The amicus curiae (National Whistleblower Center) argues in the alternative that where an award determination has been unreasonably delayed, the Tax Court has jurisdiction–in light of § 7623(b)(4) and under § 706(1) of the Administrative Procedures Act (“APA”), 5 U.S.C. § 551 et seq.–to “compel agency action unlawfully withheld or unreasonably delayed”. Respondent counters that the APA itself confers no jurisdiction and that the mandamus statute (28 U.S.C. § 1361) by its terms gives jurisdiction only to “[t]he district courts”. Respondent is correct; but the “All Writs Act” (28 U.S.C. § 1651) applies to “all courts established by Act of Congress” (cf 26 U.S.C. § 7441, establishing the U.S. Tax Court); and the U.S. Court of Appeals for the D.C. Circuit has held in Telecommunications Research and Action Center v. FCC, 750 F.2d 70, 75 (D.C. Cir. 1984) (“TRAC“), that, in view of the APA and the All Writs Act, “it is clear–and no party disputes this point–that” if a statute (there, 28 U.S.C. § 23421(1)) confers on a court exclusive jurisdiction to review a final agency order, then even before the final order has been issued, the court has “jurisdiction over claims of unreasonable [agency] delay”. (The D.C. Circuit would appear to be the default venue for any appeal in this case; see 26 U.S.C. § 7482(b)(1).)
We have not decided whether the reasoning in TRAC applies to the Tax Court and its jurisdiction under § 7623(b)(4). Nor have we decided whether, if the APA does not directly apply, this case nonetheless presents one of those instances in which the Tax Court, “in appropriate circumstances, borrow[s] principles of judicial review embodied in the APA.” Ewing v. Commissioner, 122 T.C. 32, 54 (2004) (Thornton, J., concurring).
We believe we ought not to reach those questions if we do not need to do so.
Before Judge Gustafson had to rule on this issue, the Insinga mater became moot when the IRS issued a notice of determination and the parties settled the Insinga case.
Still acting pro se, Myers appealed the Tax Court’s dismissal of his case to the Tenth Circuit. At the urging of the DOJ, though, the Tenth Circuit transferred the appeal to the Circuit with correct venue, the D.C. Circuit, per the following order.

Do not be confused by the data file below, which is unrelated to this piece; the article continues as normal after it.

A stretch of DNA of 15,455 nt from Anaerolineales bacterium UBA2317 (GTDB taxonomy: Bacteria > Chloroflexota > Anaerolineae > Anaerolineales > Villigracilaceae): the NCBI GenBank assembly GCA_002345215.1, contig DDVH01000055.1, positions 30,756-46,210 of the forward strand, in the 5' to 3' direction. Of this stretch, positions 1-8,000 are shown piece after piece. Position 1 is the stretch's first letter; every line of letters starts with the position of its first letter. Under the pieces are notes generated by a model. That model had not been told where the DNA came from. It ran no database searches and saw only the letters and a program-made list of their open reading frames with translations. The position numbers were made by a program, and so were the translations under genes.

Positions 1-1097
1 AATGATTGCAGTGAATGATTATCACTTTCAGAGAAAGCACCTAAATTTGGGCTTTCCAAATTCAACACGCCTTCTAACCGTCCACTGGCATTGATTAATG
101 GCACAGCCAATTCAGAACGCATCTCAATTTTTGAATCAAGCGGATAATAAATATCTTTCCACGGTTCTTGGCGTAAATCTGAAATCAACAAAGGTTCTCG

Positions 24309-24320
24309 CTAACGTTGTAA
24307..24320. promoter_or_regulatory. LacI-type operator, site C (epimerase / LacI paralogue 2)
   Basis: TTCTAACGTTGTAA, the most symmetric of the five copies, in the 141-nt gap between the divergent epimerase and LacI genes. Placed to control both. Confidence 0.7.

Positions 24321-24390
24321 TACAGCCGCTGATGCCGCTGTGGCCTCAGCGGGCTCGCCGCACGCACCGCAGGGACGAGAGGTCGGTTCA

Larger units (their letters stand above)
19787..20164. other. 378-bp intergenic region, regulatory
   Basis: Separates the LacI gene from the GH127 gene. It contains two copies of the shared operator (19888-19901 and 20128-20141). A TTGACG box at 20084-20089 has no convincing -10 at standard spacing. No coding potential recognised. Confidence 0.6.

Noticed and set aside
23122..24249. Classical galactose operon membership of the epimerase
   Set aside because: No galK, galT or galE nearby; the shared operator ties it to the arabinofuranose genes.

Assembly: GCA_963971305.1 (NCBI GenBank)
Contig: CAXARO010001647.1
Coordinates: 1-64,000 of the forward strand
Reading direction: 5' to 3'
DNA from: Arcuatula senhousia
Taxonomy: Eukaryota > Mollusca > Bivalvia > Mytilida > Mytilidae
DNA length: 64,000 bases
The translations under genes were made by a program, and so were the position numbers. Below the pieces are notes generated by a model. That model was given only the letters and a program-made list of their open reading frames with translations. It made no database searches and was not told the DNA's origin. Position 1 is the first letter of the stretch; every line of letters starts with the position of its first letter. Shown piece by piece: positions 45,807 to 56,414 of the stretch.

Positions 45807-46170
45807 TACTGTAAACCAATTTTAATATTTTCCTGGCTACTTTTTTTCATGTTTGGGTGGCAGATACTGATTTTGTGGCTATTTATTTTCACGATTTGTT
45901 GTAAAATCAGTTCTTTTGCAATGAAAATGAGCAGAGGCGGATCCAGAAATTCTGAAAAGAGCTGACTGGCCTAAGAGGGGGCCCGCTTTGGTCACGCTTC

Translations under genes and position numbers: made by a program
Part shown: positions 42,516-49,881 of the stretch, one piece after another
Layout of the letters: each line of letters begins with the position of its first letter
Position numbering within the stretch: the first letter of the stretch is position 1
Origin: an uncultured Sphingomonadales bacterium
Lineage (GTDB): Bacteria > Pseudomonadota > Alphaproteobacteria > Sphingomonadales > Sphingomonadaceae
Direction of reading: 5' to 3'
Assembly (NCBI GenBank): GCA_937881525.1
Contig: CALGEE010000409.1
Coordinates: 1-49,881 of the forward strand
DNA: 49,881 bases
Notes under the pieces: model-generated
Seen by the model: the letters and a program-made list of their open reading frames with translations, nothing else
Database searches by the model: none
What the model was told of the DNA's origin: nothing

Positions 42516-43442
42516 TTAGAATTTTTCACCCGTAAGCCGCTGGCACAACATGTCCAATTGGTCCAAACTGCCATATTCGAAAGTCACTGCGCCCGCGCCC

At this point, Joe DiRuzzo and Alex Golubitsky tendered their legal services pro bono to Mr. Myers and filed an opening brief in his case in the D.C. Circuit. In that brief, they did not contest whether Mr. Myers received the letters in time to file a Tax Court petition, but rather argued, first, that the letters did not constitute notices of determination. Rather than immediately asking the Tax Court to dismiss the case for lack of jurisdiction for lack of the predicate notice of determination, they argued that, under the TRAC opinion cited by Judge Gustafson in his Insinga order, the Tax Court had the power under the All Writs Act to order the IRS to issue a notice of determination to Myers and that the Tax Court should exercise that power. They also noted that the Federal Circuit last year held that the Article I Court of Appeals for Veterans Claims (the “Veterans Court”), under the All Writs Act, had the power to order the VA to issue the predicate tickets to the Veterans Court if they had been unreasonably delayed. Monk v. Shulkin, 855 F.3d 1312 (Fed. Cir. 2017). (As an aside, the Monk case is one Tax Court judges should read and ponder, since the Federal Circuit also held in that case that, despite the lack of Veterans Court rules authorizing class actions, the Veterans Court also had the power to hear class actions. Might the Tax Court also have class action powers, despite no current class action rules? Monk may be the subject of another post, but I just flag the opinion here as worth reading by all tax procedure buffs for several reasons.)
In the alternative, if the letters were valid notices, Messrs. DiRuzzo and Golubitsky argued that the 30-day filing deadline in section 7623(b)(4) was not jurisdictional under current Supreme Court case law that now rarely makes filing deadlines jurisdictional, and the petition should be held timely under the doctrine of equitable tolling because of the misleading behavior of the IRS in this case. The Harvard Federal Tax Clinic filed an amicus brief in Myers (written by Keith and me) limited to the argument that the filing deadline is not jurisdictional. This is just another case in our campaign against judicial tax filing deadlines still being considered jurisdictional.
The DOJ has not yet filed its answering brief in Myers, so the government position on many of these issues is not yet known. This should be an interesting case to follow for many reasons. PT will keep you posted on further interesting developments therein.